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Fanconi Anemia Mutation Database

The Fanconi Anemia Mutation Database was established in 1998 as a cooperative effort to accelerate the availability of information on mutations in these important cancer-predisposing genes. Although Fanconi anemia is a rare disorder with recessive inheritance, Fanconi anemia genes have been shown to play an important role in both birth defects and cancer.

Update Notice

The data in the Fanconi Anemia Mutation Database is currently displayed using Leiden Open Source Variation Database (LOVD v.2.0). This version of the site is open and accessible.

We have now included links to Locus Reference Genomic (LRG) for approved genes (FANCD2, FANCJ, FANCL, FANCN, FANCO are pending approval). LRG sequences provide a stable genomic DNA framework for reporting mutations with a permanent ID and core content that never changes (

Portions of the Fanconi anemia database are still under construction. We plan to add additional information on pathogenicity, population distribution and phenotypic associations, as in the HGVS Guidelines. In addition, we hope to form an International Fanconi Anemia Mutation Consortium of all laboratories (research and clinical) who will submit genotype and phenotype data and keep the database current. We are interested in ascertaining each individual case of Fanconi anemia not already reported in the database, even if the mutations have already been reported in other patients.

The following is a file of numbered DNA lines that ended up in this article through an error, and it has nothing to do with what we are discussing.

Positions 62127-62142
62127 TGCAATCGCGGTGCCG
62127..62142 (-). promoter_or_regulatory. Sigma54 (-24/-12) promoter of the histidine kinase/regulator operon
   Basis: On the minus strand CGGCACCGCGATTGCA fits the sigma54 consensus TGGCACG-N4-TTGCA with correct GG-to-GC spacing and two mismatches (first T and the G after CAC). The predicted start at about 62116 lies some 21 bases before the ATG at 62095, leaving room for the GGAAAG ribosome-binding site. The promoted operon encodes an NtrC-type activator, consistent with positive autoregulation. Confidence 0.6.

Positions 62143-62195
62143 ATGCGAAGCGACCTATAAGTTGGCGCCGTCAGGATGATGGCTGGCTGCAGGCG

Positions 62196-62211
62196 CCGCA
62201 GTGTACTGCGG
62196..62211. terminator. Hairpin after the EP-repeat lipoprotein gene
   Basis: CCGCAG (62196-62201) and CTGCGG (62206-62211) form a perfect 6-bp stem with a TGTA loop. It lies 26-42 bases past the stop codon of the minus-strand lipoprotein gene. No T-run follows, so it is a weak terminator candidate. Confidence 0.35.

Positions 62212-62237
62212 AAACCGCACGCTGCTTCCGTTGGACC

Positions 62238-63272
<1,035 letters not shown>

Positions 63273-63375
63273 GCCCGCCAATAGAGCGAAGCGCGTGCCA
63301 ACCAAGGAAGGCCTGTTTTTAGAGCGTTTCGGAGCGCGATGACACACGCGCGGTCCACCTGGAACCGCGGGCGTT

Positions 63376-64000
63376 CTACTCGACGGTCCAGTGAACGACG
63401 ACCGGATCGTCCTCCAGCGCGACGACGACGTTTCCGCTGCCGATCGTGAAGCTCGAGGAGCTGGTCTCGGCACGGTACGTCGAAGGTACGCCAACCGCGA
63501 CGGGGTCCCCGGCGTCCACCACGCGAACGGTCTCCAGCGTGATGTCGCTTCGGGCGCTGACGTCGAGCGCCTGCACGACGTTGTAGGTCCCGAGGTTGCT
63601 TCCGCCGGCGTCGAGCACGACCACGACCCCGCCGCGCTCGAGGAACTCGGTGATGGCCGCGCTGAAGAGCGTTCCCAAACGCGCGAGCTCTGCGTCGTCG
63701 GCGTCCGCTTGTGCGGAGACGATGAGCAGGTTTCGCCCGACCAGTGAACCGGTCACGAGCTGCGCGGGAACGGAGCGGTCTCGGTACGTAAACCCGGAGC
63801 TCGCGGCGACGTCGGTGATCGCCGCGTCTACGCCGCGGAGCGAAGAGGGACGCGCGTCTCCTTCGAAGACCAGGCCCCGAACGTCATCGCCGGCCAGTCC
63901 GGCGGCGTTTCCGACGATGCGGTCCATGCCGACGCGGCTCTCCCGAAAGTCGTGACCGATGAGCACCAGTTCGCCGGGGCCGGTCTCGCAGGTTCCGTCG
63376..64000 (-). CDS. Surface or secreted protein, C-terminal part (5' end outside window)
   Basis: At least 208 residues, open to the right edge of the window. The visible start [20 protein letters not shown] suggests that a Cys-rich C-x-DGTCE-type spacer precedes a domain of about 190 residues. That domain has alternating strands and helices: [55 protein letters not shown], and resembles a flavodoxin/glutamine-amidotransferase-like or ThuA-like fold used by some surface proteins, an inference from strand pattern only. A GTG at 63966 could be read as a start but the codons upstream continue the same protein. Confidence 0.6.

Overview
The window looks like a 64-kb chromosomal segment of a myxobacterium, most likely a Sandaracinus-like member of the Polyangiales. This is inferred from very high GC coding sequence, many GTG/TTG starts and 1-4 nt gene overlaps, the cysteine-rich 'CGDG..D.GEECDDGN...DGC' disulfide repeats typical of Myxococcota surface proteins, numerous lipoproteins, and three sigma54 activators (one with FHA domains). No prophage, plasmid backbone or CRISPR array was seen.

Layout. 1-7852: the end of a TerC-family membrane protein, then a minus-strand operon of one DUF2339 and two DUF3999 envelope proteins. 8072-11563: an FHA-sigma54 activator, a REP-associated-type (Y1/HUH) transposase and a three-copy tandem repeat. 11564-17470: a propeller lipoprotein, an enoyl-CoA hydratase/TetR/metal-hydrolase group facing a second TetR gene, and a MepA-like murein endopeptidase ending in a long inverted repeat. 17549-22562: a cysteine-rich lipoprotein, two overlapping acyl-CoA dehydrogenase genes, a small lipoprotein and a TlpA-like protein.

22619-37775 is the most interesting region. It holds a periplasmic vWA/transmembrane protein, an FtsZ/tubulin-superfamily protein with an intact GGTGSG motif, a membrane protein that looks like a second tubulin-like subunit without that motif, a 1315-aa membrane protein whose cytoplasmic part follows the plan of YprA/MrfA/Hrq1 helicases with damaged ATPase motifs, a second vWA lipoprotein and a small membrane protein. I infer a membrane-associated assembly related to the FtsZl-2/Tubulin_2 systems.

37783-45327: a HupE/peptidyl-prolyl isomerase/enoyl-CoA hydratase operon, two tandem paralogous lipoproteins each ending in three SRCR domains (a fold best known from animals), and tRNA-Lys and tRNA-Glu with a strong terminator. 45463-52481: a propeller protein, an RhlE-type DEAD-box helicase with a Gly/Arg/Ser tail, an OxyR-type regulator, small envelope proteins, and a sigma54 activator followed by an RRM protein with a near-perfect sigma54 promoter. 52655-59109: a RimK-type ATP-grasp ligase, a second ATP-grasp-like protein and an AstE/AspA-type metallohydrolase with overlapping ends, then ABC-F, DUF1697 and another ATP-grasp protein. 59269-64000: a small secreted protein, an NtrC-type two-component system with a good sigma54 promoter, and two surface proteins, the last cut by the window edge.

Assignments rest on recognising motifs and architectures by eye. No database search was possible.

If you are interested in joining this consortium, please review the consortium guidelines and submit the consortium enrollment form. Questions and suggestions regarding the content of the database may be addressed to Arleen D. Auerbach.


* Mutation in RAD51C is associated with a Fanconi anemia-like syndrome (OMIM: 613390)
**specific mutations in ERCC4 (XPF) are associated with xeroderma pigmentosum (OMIM: 278760) and XFE progeroid syndrome (OMIM: 610965)

Database Management

Database Curator
Arleen D. Auerbach, Ph.D.
The Rockefeller University

Database Manager
Francis Lach
The Rockefeller University

Database hosted by
Leiden University Medical Center, The Netherlands
Leiden Open Source Variation Database (LOVD v.2.0)
Dr. Johan T. den Dunnen